Drenched and dripping from head to toe on the shore of Westchester Lagoon, Clint Helander said he wasn’t expecting to fall through the ice. But he was ready just in case.
Helander broke through as he ice skated with two friends on a thinly frozen portion of the lagoon Tuesday afternoon in Anchorage. Conditions are a far cry from the midwinter norm, which can draw hundreds to a hot-mopped surface of thick ice there. Much of the lagoon remains open water this week.
“For the last couple years, we’ve been actually testing the thinness of the ice,” Helander said. “And we’ve been trying to just get the early-season record for skating out here. I believe that happened yesterday. Somebody else beat us to it.”
Helander, 38, said he has several years of experience skating on the “wild ice” of lakes and waterways. He understood conditions were marginal, he said.
“This was about as thin as I would ever go on,” he said.
The skaters triggered otherworldly echoes as the ice surface was stressed by their strides. As Helander passed a section of the lagoon between the small island and the shoreline along West 15th Avenue, the ice gave way, immediately submerging him. An Anchorage Daily News journalist, who was at the lagoon for another reason, witnessed the mishap.
“In all my years of ice skating, wild ice skating (or) whatever, I’ve never fallen in,” Helander said.
Helander said the instance put into practice what he had learned about self-rescue. For a few seconds, that meant trying to remain calm and focused. Other adventure mishaps have taught him that not panicking is important.
He also carried two small picks in order to pull himself out. Without the picks, sometimes called ice claws, Helander or any skater would have a hard time finding something to grip on the smooth and slippery surface.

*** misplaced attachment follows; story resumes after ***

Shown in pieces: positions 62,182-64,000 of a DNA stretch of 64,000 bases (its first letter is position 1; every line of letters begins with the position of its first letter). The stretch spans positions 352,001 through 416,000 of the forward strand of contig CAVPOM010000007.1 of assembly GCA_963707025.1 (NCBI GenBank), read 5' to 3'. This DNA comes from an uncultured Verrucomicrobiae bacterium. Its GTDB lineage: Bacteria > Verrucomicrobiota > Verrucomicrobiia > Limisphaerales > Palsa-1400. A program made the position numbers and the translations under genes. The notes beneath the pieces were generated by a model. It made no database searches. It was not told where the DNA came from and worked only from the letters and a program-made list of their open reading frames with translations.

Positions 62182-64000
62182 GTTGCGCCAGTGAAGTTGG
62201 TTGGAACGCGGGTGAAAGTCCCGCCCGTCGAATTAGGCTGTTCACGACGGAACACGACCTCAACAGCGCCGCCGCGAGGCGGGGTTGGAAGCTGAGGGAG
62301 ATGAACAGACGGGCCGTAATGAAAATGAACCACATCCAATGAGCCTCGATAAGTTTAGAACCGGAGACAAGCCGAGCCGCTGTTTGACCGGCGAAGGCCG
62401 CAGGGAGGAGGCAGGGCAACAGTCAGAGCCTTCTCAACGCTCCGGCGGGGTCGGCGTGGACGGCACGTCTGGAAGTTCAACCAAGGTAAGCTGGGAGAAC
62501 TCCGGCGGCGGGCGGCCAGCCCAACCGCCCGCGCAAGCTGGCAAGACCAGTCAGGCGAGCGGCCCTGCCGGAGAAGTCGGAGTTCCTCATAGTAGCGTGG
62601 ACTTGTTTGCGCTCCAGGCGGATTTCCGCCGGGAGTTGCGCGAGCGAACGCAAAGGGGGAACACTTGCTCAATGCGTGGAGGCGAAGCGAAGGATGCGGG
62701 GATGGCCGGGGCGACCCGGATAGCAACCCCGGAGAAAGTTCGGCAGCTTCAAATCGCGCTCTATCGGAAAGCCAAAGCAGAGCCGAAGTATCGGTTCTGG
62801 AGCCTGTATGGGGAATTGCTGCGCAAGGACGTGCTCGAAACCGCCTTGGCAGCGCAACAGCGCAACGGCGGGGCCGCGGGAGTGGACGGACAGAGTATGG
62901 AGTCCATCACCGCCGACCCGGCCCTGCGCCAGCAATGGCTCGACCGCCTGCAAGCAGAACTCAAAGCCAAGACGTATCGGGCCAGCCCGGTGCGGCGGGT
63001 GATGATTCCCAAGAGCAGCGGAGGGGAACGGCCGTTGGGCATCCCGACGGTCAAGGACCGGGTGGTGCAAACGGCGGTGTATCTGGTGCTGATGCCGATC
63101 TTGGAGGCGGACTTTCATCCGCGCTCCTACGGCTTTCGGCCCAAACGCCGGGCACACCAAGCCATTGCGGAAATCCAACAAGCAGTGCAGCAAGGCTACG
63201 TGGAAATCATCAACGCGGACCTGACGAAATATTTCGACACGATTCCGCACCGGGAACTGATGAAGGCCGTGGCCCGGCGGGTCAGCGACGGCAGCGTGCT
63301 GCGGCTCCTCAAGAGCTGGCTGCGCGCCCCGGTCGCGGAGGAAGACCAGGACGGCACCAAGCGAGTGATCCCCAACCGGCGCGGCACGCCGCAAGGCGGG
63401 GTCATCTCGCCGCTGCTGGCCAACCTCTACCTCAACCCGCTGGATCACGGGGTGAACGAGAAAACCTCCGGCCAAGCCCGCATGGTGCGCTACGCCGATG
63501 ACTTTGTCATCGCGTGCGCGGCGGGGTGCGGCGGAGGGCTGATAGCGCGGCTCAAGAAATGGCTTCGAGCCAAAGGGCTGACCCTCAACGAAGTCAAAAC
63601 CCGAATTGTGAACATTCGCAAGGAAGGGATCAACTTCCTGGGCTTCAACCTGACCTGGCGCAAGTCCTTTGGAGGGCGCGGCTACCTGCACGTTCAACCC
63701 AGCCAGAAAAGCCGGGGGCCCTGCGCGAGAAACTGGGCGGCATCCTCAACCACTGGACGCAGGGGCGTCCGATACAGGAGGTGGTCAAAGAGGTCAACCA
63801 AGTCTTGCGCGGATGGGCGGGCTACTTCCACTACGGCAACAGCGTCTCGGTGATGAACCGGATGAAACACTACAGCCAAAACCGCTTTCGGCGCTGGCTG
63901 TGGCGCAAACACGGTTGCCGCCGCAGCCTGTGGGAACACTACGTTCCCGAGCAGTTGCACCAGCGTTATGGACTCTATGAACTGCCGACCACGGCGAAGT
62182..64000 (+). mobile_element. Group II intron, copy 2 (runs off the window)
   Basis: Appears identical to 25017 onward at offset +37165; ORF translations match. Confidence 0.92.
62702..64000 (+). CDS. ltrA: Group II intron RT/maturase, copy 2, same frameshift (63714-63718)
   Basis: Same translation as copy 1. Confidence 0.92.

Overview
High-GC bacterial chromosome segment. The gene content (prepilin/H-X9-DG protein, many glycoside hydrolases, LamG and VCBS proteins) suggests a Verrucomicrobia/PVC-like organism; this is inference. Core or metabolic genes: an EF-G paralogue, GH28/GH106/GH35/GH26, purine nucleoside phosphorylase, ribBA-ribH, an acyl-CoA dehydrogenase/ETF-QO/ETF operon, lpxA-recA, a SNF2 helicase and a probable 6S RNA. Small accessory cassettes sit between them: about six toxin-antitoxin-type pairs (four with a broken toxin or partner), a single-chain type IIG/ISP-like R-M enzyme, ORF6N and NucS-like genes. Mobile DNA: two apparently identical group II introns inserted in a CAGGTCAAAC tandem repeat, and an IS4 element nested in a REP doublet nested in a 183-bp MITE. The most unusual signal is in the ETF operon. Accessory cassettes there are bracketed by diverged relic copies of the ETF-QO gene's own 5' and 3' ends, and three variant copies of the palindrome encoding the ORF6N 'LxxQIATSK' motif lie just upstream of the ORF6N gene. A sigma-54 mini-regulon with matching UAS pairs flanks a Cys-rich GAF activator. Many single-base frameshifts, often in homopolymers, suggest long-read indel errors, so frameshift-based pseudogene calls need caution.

“Basically, if you do fall, you can stab them into the ice and, in theory, climb your way out,” he said.
Helander said his feet touched the bottom of the lagoon as he clambered, but the task was still a challenge. His picks broke off chunks of ice several times before he reached a spot thick enough to support his weight. When he reached it, he kicked his feet back in order to slide across the surface ice laterally like a seal, rather than try to lift himself upward.
“I have practiced that before with a dry suit,” he said.
Helander, who owns a roof cleaning company and is a nursing student, said he’s also an experienced alpine climber and backcountry skier with high tolerance for risk.
“It certainly is wise to be careful and I would never recommend people take the risks that I take,” he said.
At least one passerby who watched the situation remained unimpressed. “Stupidest thing I’ve ever seen,” a man said to Helander afterward.
Steve Rafuse, Anchorage parks superintendent, said the city doesn’t maintain ice at Westchester Lagoon until it’s 16 inches thick.
“At the same time, I don’t think we necessarily have the power to stop folks from going out and getting on any body of water that might be frozen right now,” Rafuse said.
“It’s up to people to use and exercise good judgment,” he said.
Wild ice skating with Nordic skates has grown in popularity in recent years. As temperatures drop this month in Southcentral Alaska, images from backcountry skating locations have populated many social media feeds. Guidelines published by many organizations, including NOAA and the U.S. Forest Service, advise that a person on foot needs ice at least 4 inches thick.
Helander’s advice to adventurers is to first learn the basics of safety and rescue, and to carry enough safety equipment for the whole skating party. That could include not just rescue picks, but also ropes, helmets, pads, ice screws and a pole for probing.
“I think when you go ice skating, you should always be prepared to fall in,” he said. “I have hundreds and hundreds and hundreds of days skating. I wasn’t expecting it, but I wasn’t surprised.”
He’s also not dissuaded.
“I’ll go back out tomorrow,” he said before heading home Tuesday evening to dry off.